What to do if your partner won’t go to couples therapyPosted by Amber Lewter on Aug 13, 2014 in couples counseling | 0 comments
“Hello, Relationship Solutions. Can I help you?……… Hello?”
I can hear noise on the other end of the phone but, I can’t make out what it is. After a few seconds I realize it’s a woman’s voice on the other end. She’s tearfully explaining that her marriage is in real trouble. Both she and her partner agree that things cannot go on the way they have been. It’s been bad for a while, they sleep in separate beds. sex is rare and affection is even more rare. But, even though they agree things need to be fixed her husband won’t come to couples counseling.
This scenario is all too familiar; one person wants to try marriage therapy and the other isn’t really open to it. Frustrated, hurt and confused the woman on the phone wants to know “ So… what can I do?”
1.) Start individual therapy. Just because your partner isn’t interested in therapy doesn’t mean you can’t pursue it yourself. Getting clarity on what you’re doing in the relationship and possible ways that your behaviors are contributing to destructive patterns can really go a long way. When one person changes it impacts the system (relationship), which inevitably changes the relationship itself.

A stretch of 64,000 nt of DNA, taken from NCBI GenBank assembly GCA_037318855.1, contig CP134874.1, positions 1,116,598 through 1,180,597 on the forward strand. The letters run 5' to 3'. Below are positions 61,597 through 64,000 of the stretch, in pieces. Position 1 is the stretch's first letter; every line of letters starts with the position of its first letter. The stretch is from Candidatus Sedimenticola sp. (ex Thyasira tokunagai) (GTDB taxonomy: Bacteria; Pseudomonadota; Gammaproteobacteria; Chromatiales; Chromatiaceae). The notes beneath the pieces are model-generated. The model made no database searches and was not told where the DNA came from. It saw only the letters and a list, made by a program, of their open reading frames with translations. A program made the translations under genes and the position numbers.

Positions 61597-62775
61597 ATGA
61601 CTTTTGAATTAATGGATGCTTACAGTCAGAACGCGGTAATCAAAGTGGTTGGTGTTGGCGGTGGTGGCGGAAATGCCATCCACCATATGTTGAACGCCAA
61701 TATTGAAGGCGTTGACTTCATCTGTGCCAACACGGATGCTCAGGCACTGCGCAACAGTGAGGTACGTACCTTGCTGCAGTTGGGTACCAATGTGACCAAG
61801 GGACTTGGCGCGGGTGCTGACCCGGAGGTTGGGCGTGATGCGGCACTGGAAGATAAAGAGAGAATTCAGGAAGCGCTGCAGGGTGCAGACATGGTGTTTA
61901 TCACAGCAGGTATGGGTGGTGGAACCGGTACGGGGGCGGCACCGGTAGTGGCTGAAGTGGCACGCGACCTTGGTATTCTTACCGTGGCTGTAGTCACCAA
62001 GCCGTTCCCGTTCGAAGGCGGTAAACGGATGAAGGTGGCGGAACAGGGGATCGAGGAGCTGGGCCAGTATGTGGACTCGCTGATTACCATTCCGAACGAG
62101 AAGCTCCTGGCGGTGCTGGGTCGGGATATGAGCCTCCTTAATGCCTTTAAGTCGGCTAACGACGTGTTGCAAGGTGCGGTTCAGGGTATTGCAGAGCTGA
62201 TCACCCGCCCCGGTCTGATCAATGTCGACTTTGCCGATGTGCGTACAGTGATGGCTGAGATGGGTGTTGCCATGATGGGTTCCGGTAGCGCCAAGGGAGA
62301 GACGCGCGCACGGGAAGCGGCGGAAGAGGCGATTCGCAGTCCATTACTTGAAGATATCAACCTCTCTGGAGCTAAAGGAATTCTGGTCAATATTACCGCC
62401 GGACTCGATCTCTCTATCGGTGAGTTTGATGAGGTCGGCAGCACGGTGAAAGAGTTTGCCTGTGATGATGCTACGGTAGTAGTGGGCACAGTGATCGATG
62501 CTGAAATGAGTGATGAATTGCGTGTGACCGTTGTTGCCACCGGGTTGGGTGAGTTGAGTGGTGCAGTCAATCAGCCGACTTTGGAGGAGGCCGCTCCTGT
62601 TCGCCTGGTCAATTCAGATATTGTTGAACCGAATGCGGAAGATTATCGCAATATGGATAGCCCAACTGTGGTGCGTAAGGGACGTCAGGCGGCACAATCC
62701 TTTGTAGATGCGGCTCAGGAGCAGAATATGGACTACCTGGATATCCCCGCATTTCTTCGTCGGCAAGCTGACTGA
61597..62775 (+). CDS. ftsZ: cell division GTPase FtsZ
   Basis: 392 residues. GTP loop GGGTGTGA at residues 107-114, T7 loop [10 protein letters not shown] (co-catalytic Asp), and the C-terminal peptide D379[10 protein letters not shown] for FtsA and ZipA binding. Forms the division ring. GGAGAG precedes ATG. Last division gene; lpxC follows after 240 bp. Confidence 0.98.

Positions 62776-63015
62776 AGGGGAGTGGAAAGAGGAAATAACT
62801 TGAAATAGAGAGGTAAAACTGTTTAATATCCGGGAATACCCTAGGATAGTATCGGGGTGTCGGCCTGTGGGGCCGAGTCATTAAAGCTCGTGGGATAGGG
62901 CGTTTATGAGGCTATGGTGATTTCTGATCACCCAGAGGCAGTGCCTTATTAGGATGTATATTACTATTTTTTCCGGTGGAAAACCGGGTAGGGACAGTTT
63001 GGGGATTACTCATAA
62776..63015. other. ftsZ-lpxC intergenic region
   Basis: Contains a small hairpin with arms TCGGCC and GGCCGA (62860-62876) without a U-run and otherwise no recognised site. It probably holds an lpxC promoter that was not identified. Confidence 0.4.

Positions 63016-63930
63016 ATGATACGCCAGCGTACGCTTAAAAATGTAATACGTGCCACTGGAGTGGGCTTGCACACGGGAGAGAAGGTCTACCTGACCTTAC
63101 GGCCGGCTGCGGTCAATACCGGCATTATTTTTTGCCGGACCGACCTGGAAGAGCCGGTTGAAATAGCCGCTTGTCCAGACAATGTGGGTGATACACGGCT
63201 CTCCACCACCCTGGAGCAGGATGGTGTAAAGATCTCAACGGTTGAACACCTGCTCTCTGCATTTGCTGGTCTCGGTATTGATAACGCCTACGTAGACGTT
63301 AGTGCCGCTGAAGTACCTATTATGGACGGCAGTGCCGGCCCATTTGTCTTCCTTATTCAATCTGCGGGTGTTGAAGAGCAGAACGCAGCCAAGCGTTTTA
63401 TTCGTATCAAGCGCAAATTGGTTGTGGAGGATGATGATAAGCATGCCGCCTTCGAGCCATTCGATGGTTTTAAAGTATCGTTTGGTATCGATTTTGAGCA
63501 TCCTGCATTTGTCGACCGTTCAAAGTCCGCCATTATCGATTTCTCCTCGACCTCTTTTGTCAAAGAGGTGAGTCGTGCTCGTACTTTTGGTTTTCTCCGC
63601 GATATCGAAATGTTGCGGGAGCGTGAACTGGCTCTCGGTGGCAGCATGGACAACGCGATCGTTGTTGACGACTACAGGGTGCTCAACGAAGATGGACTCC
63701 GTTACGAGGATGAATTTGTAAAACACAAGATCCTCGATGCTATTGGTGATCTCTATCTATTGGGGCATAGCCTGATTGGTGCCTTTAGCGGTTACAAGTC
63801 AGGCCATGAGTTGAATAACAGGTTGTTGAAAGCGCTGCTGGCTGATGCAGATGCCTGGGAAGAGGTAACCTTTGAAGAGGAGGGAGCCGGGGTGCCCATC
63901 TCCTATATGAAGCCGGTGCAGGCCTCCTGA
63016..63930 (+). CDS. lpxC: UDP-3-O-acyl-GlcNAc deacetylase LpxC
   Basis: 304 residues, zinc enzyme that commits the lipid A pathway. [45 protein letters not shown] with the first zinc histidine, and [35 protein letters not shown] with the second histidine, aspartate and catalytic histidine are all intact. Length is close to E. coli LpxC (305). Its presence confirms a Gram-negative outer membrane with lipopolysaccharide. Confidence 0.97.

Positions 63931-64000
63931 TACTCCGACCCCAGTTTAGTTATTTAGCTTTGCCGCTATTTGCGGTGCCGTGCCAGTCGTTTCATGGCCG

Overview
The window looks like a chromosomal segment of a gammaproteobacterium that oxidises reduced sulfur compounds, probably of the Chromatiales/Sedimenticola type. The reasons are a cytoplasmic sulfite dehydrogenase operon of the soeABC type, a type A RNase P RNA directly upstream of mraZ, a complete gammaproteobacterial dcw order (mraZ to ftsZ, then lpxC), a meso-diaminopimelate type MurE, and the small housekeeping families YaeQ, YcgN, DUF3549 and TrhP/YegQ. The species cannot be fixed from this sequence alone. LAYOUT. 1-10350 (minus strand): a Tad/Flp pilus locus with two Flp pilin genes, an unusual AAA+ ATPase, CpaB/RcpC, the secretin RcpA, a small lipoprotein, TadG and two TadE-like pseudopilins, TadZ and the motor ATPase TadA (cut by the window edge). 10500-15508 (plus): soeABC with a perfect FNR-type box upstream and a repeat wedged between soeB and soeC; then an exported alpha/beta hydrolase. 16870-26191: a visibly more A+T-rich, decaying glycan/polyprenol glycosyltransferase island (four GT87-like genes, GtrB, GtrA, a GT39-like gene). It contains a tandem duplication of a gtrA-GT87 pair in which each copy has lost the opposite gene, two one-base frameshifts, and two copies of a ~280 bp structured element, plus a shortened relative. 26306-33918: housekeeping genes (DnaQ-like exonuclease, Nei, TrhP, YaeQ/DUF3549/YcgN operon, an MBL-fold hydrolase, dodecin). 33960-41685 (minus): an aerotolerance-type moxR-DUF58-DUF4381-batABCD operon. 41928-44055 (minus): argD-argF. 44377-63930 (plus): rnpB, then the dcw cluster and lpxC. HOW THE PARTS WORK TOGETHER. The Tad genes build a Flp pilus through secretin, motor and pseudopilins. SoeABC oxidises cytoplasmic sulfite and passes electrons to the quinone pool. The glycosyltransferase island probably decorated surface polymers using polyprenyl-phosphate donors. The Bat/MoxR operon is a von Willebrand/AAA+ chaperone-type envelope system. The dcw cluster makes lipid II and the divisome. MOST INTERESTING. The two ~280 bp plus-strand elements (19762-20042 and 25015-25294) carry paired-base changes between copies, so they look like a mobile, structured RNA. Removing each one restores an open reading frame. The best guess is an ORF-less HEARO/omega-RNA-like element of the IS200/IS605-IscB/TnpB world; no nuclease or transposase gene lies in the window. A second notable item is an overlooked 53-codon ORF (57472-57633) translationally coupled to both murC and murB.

2.) Consider more of a “self help” route for your relationship. This will require studying/reading and experimenting with new techniques in your relationship. There are some great books out there to help guide you. I would recommend Terrance Real’s “ New Rules of Marriage,” Patricia Love’s “ How to improve your marriage without talking about it,” and John Gottman’s “ The Seven principles for making marriage work.” If you can get your partner to read any of these with your, all the better.
3.) Let your partner know how important it is to you that couples therapy is at least attempted. Request that she/he attend one session with you just to give it a try and if she/he doesn’t find it to be helpful then you will not push the issue. This will get her/him in the door and at least open to the idea of couples counseling even if for only 50-60 minutes. If you do this, be sure to find a therapist that you think will be a great fit for you as a couple, this will make a tremendous difference in how well you both relate to the therapist, feel about the over all process., and ultimately how helpful coming to couples counseling is.
While you will never be able to make decisions for your partner or make her/him go to couples therapy, you can work on yourself. The better you feel about your role in the relationship the more likely things are to improve for you, the faster you can determine what your options are and move toward a more loving relationship.